From dying salmon, mighty redwoods grow. Scientists have long studied how the expansive, lush forests of the Pacific Northwest are nourished by an annual fertilizer boost provided by migrating salmon. As salmon return from the ocean, where they can gain more than 98% of their body weight, they import a wealth of nutrients from their marine feeding grounds to the freshwater habitats of their birth. Stream networks act as arteries of the landscape, allowing salmon – and the nutrients they carry – to disperse across large swaths of the Pacific Northwest. A diverse array of animals feast on this seasonal salmon buffet, and through their digestion distribute “fish fertilizer” far beyond river channels. Carcasses that go uneaten slowly decay and provide nutrients for microbes and plants. In this way, the parental generation of salmon likely serves to enhance conditions for their offspring by boosting plant growth and food resources in the streams where they lay their eggs. The same principle applies to Central Valley streams, where nitrogen from the ocean, transported in the form of Chinook salmon, can contribute up of a quarter of the nitrogen found in wine grapes cultivated near streams with appreciable salmon runs (Merz and Moyle 2006).
Salmon migrations are not the only pathway for marine nutrients to enter freshwater and terrestrial systems. Seabirds that forage over great expanses of the open ocean concentrate nutrients in the form of guano on islands where they roost and nest (Anderson and Polis 1999). There, the fertilizer they provide supports plant life in an otherwise nutrient-limited environment. Local plants and animals have adapted to and rely upon this nutrient input, and interruptions or changes to the mechanisms that transport nutrients from the ocean to freshwater and terrestrial environments can have far-reaching consequences. Scientists suggest that currently, the Pacific Northwest receives a mere 6-7 % of the marine nutrients historically provided by returning salmon to fertilize the next generation’s rearing habitat (Gresh et al. 2011). In the case of salmon, overfishing, habitat destruction, and poor management practices have all contributed to population declines, and now their low abundance – and the lower amounts of nutrients they transport – may limit their ability to recover. On the Aleutian Islands, the introduction of foxes to bolster the fur trade has reduced the number of seabirds, and the loss of their guano has in turn changed the soil fertility and transformed formerly rich grasslands into harsh tundra (Croll et al. 2005).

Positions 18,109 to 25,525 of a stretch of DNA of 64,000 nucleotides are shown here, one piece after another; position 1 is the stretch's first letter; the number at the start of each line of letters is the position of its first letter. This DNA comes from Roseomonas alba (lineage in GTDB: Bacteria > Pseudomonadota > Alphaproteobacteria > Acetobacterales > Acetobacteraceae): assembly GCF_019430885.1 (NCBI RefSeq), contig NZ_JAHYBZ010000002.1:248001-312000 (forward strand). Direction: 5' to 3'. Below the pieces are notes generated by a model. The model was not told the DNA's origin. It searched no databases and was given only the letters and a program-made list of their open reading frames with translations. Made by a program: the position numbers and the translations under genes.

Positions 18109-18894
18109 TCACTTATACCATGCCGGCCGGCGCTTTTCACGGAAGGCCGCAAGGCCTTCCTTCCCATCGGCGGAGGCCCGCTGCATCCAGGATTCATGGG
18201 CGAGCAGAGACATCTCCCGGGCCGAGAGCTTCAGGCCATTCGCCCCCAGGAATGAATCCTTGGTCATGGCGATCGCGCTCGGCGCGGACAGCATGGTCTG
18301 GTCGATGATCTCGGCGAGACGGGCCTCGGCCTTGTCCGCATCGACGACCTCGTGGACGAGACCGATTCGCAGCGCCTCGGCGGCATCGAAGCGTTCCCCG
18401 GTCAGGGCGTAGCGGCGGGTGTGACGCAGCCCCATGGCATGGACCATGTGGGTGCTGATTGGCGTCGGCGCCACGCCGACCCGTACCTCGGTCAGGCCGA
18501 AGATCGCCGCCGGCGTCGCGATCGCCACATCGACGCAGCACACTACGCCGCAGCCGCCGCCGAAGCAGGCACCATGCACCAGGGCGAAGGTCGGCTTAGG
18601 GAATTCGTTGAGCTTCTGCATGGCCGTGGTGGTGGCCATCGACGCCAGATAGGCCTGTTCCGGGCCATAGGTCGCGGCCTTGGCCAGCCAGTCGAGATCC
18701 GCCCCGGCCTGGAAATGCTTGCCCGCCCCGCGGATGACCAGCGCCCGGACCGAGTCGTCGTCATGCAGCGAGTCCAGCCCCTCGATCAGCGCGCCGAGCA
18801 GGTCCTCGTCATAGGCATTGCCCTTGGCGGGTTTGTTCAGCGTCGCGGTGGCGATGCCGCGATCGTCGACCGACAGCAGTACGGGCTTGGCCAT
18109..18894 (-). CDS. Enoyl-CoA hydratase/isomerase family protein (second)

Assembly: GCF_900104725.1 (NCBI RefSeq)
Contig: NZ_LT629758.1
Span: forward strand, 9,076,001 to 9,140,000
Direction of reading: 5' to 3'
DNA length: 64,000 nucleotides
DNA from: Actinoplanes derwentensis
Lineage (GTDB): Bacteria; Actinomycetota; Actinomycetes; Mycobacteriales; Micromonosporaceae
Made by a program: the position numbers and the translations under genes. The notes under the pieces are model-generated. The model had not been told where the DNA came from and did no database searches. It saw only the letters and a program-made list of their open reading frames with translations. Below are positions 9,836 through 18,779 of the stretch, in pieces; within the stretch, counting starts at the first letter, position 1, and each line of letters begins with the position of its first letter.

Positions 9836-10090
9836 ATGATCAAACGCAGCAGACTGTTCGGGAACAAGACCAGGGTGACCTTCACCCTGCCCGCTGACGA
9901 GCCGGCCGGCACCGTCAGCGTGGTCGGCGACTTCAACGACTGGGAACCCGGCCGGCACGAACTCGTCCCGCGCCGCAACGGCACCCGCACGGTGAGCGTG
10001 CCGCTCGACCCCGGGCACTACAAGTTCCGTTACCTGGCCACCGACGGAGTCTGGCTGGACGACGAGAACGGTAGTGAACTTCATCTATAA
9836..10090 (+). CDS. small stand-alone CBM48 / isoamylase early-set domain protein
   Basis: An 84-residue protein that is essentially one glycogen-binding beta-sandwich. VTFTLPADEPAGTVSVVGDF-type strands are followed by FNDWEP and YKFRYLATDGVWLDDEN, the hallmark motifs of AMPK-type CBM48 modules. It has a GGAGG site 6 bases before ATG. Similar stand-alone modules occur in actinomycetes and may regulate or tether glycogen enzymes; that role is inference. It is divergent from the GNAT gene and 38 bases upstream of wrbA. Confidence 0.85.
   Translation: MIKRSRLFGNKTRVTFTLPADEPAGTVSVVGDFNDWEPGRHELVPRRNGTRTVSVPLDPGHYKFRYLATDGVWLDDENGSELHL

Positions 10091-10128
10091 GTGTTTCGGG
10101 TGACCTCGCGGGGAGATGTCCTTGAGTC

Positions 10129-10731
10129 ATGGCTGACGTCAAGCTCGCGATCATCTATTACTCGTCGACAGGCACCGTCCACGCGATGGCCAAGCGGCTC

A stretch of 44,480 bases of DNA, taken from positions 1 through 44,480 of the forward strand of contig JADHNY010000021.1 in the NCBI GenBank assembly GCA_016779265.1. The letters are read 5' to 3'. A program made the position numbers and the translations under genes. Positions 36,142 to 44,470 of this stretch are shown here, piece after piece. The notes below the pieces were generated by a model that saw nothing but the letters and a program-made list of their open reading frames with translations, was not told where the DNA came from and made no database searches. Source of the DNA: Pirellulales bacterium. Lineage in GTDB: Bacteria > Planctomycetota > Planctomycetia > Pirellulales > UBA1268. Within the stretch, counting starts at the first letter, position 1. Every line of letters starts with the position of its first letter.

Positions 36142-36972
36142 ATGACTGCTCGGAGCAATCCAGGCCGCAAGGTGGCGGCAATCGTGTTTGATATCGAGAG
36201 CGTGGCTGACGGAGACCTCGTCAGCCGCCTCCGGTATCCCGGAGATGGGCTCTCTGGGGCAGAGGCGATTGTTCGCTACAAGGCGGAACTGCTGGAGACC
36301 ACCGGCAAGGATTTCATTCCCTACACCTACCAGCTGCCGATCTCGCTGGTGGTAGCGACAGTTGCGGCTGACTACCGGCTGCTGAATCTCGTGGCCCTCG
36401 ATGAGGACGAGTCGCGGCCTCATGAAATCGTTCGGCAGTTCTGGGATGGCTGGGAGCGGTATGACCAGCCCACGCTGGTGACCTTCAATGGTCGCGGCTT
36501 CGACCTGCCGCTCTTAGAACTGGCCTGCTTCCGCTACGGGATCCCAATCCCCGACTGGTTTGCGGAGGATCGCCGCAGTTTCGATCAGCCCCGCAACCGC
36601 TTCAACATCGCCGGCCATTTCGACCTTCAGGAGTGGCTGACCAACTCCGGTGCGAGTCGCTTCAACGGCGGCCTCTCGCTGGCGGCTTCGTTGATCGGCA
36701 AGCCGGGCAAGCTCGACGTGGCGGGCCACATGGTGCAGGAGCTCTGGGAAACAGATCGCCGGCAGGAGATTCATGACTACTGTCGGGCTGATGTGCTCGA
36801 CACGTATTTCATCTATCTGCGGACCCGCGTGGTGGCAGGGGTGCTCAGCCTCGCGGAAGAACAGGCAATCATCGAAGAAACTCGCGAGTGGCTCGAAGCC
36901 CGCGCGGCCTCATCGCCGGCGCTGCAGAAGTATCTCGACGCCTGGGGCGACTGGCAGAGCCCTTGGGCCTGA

Fish don’t just transport nutrients – they can also benefit from nutrients transported by other species. In a study published earlier this year in the scientific journal Nature, researchers describe how exotic introduced rats can disrupt the transfer of marine nutrients to tropical islands by decimating seabirds (Graham et al. 2018). On islands that have remained rat-free, birds deposit 200 times more nutrients than on those with rats. The reef systems that surround the islands also receive a nutrient boost from the guano runoff. As a consequence, reef fish grow faster and their biomass is greater near rat-less islands. This study illustrates the complex connectivity among different communities offshore, near shore, at sea, and on land, highlighting once more how human intervention can have unexpected and widespread consequences. Efforts have been made to correct these human-caused nutrient deficits and re-establish the natural conveyor belt of marine nutrients, such as eradicating introduced species or by adding salmon carcasses – or even artificial fertilizer – to streams. In the latter case, however, studies indicate that real salmon carcasses are far superior as a source of nutrients than fertilizer pellets (Wipfli et al. 2011). More often than not, nature knows best.